It was billed as The Donald Trump Show, and the Republican front-runner delivered. He mugged. He pouted. He projected outrage without being troubled by specificity or fact. When he got punched — and the moderators threw haymakers all night — he stuck out his chin and punched back.
Trump made it through the first Republican debate by avoiding the one mistake that could have seriously damaged his insurgent campaign: sounding like a professional politician. For that reason alone, he seemed to me the clear winner.I watched the debate at the House of Blues in downtown Cleveland with a crowd of true-believer conservatives at a viewing party sponsored by the American Conservative Union. It might not have been a representative sample of Republican primary voters, and I should note that there was an open bar. So my observations should not be confused with actual political science.

That said, it was fascinating that Trump got the loudest cheers, by far, from the beginning of the debate until about three-fourths of the way through, when either exhaustion or the bar began to take a toll and the crowd’s attention seemed to wander.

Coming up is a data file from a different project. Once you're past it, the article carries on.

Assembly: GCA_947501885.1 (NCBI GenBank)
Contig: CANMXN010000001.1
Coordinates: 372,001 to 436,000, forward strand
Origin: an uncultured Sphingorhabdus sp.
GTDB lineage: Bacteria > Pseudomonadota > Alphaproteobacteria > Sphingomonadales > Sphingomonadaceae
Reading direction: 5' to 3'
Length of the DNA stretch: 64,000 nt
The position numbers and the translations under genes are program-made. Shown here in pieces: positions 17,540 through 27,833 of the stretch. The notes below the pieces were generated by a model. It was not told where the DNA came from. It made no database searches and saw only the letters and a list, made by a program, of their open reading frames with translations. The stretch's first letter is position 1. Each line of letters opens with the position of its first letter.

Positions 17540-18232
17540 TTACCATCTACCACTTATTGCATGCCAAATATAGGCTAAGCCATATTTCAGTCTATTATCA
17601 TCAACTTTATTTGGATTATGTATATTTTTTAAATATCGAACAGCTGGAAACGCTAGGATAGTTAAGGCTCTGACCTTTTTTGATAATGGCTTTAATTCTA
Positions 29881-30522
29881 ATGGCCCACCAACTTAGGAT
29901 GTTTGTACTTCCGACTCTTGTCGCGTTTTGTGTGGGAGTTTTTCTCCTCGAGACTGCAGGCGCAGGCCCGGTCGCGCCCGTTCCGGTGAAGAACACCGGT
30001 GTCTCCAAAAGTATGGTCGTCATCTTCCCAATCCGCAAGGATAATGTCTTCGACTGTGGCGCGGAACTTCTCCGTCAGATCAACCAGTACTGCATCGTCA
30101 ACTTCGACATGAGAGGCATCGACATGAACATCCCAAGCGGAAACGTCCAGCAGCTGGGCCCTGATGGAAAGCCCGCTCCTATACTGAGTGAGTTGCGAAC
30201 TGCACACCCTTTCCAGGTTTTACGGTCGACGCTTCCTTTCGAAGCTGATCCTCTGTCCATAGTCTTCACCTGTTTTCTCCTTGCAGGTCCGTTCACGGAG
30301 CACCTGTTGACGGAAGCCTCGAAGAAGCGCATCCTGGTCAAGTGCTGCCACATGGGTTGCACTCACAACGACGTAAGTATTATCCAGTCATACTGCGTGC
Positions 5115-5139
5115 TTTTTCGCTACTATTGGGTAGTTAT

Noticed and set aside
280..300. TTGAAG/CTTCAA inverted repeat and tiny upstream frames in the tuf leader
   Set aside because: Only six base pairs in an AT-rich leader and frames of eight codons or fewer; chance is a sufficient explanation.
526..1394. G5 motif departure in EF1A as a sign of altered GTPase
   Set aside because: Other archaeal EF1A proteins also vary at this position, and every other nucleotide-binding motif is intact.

Anyone who thought the Fox News moderators might go easy on the GOP field, or at least its leader, was mistaken. Yet when Bret Baier maneuvered Trump into acknowledging that he might run in the general election as an independent, there were oohs and aahs — but no catcalls. When Megyn Kelly pressed him on the crude and hurtful things he has said about women, Trump’s shrug — “What I say is what I say” — got a laugh, and his attack on “political correctness” drew applause. When Chris Wallace burrowed in on his four corporate bankruptcies, Trump’s explanation that he was just playing by the rules went over just fine.

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